Hiring tech teams
With demand for tech talent in the UK rapidly outpacing supply, you need to act quick to assemble a crack tech team for your business. Here's how...
Given the UK is such a hotbed for technology, hiring tech teams can be surprisingly hard, whether you need to hire php developers or software developers.
But keeping them can be an even greater challenge. The best people are always in high demand so there’s a constant risk that another firm will come along and poach them.
Nevertheless, there’s more and more tech talent emerging all the time. You just need to know where to look and what to offer.
Whether it’s giving your tech talent the chance to take ownership of their own projects, providing the right culture or simply making it an enjoyable place to work, companies must do all they can to keep the bright tech sparks that they hire.
Here’s how your start-up can attract (and retain) the best tech teams.
In this article we cover:
- Tech talent shortage
- Cost of developers
- Finding the right people
- Using freelancers/outsourcing
- Growing and maintaining your team
- Small business payroll services
- Next steps
Tech talent shortage
The digital skills gap in the UK has been well documented. A 2017 Tech Nation survey found that finding skilled workers was the number one challenge facing tech businesses in the UK, according to more than 50% of respondents.
According to Pete Smith, founder of Silicon Milkroundabout, software developers are fast becoming the most sought-after people in the economy. He says: “There aren’t even enough software developers in Silicon Valley.
“That’s already happened. We’ll be in a similar situation in the UK within two years, because the amount of software that is being written – that will need to be maintained – is growing exponentially.”
Cost of developers
This talent shortage, as well as increasing demand, have combined to increase the cost of making tech hires, which can be a real issue for a business of limited means.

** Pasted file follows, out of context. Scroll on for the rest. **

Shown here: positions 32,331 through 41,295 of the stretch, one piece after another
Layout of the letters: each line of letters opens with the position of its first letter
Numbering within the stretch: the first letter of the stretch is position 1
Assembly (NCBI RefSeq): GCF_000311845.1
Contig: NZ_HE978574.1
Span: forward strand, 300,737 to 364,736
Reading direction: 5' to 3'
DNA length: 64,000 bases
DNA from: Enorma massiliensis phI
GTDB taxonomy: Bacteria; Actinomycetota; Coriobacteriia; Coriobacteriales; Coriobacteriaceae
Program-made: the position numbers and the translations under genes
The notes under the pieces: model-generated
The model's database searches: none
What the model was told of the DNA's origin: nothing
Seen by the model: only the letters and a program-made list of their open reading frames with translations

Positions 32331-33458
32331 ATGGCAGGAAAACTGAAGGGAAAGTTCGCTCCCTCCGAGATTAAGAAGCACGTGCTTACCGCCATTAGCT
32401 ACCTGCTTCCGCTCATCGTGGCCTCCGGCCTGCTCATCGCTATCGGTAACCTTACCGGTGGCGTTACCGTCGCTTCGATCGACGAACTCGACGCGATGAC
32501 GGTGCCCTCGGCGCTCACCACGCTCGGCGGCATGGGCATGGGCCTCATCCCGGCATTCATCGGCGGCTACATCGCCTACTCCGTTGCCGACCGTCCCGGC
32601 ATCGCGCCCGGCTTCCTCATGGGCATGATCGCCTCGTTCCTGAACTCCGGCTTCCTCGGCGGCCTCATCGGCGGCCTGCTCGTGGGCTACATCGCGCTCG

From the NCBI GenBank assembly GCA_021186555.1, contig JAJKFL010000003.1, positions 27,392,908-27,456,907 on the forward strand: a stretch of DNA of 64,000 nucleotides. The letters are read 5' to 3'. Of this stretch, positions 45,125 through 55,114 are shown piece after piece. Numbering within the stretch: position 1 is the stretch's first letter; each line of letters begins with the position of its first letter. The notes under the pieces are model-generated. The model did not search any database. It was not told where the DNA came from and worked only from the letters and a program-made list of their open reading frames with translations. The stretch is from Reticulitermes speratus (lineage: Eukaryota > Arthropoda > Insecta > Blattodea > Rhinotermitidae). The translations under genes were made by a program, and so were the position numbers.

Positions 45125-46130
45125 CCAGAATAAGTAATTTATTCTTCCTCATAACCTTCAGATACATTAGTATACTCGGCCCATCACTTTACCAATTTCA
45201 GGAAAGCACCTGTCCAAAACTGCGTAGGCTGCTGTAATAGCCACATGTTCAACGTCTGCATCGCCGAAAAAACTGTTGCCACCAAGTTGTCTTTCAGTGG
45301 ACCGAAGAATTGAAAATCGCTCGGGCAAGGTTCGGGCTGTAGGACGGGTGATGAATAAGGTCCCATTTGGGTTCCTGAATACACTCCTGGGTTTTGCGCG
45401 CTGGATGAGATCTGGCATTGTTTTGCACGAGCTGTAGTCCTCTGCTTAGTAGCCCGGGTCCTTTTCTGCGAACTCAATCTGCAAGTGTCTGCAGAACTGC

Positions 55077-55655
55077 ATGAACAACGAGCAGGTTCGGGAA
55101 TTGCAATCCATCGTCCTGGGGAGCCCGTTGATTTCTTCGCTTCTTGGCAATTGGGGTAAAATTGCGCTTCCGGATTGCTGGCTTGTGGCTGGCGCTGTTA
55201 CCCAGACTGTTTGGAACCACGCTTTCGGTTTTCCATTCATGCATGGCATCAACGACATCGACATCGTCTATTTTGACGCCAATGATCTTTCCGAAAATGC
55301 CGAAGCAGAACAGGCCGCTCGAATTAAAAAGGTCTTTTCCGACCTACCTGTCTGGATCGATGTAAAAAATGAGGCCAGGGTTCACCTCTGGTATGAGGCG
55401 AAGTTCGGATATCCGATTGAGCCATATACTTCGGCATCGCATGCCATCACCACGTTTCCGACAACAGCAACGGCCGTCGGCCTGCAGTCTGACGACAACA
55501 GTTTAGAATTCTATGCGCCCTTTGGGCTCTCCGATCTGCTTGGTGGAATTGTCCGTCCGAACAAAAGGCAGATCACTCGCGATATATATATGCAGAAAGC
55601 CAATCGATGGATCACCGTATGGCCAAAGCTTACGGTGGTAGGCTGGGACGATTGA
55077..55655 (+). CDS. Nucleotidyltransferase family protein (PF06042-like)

The 2018 Business Barometer found that UK businesses spent an average of £6.3bn on temporary workers, recruitment fees, increasing offered salaries and training.
The government’s National Careers Service offers benchmark figures for the average yearly salary of developers. The below will give you an idea of how much you should expect to offer in the current market with the range dependent on the candidates skill and experience.
- Software developer – £20,000 to £70,000
- Web developer – £20,000 to £50,000
- IT project manager – £25,000 to £70,000
According to payscale, the current average salary of a software developer in the UK is £30,700.
What about the view from inside a tech start-up?
Piers Moore-Ede from financial technology firm Company Debt, who has been running tech teams for many years, says:
“Obviously, the roles differ depending on what kind of firm you’re running. My main experience is with websites and software so I’ll base my recommendations on that.”
According to him, the key roles within a team are:
- Usability researcher – role is to organise and moderate UX research studies, analyse data and produce research findings into actionable recommendations. (salary range = £35,000 to £80,000)
- Interaction designer – Iterating design prototypes and refining user experience. (salary range = £30,000 to £60,000)
- Visual designer – this is obviously a core role. You need someone with the talent to create visuals that tell a powerful story. (salary range = £30,000 to £60,000)
- Frontend developers – convert data into a graphical interface that users can interact with. (salary range = £30,000 to £70,000)
- Backend developers – builds and maintains the technology responsible for a website’s server, application and database. (salary range = £30,000 to £70,000)
- DevOps engineer – this is a critical role requiring skills in coding or scripting, process re-engineering, communicating and collaborating with others. (salary range = £40,000 to £80,000)
- Data scientist – ensures data quality through the processes of sourcing, collecting, normalising, transforming and aligning/mapping through all stages of data acquisition. (salary range = £30,000 to £65,000)
Finding the right people
The ideal people for roles at your company could be hiding anywhere, so you have to cast your net wide and recruit from numerous sources to draw a large pool of candidates.
This means going beyond the online world and exploring the fertile grounds of universities, graduate fairs and events nationwide.
For example: Siliconmilkroundabout organises a free annual meet-up of tech companies and tech talent in central London. Some of the UK’s biggest brands are in attendance including the BBC, Citymapper, and ASOS, as well as more than 3,500 attendees.
And don’t forget: you should also never underestimate the value of recommendations from current employees and your wider community.
According to Moore-Ede:
“It’s obvious enough to say that start-ups live and die by the people that bring them to life. They have to share in the company vision. I look for people who are:
- Positive individuals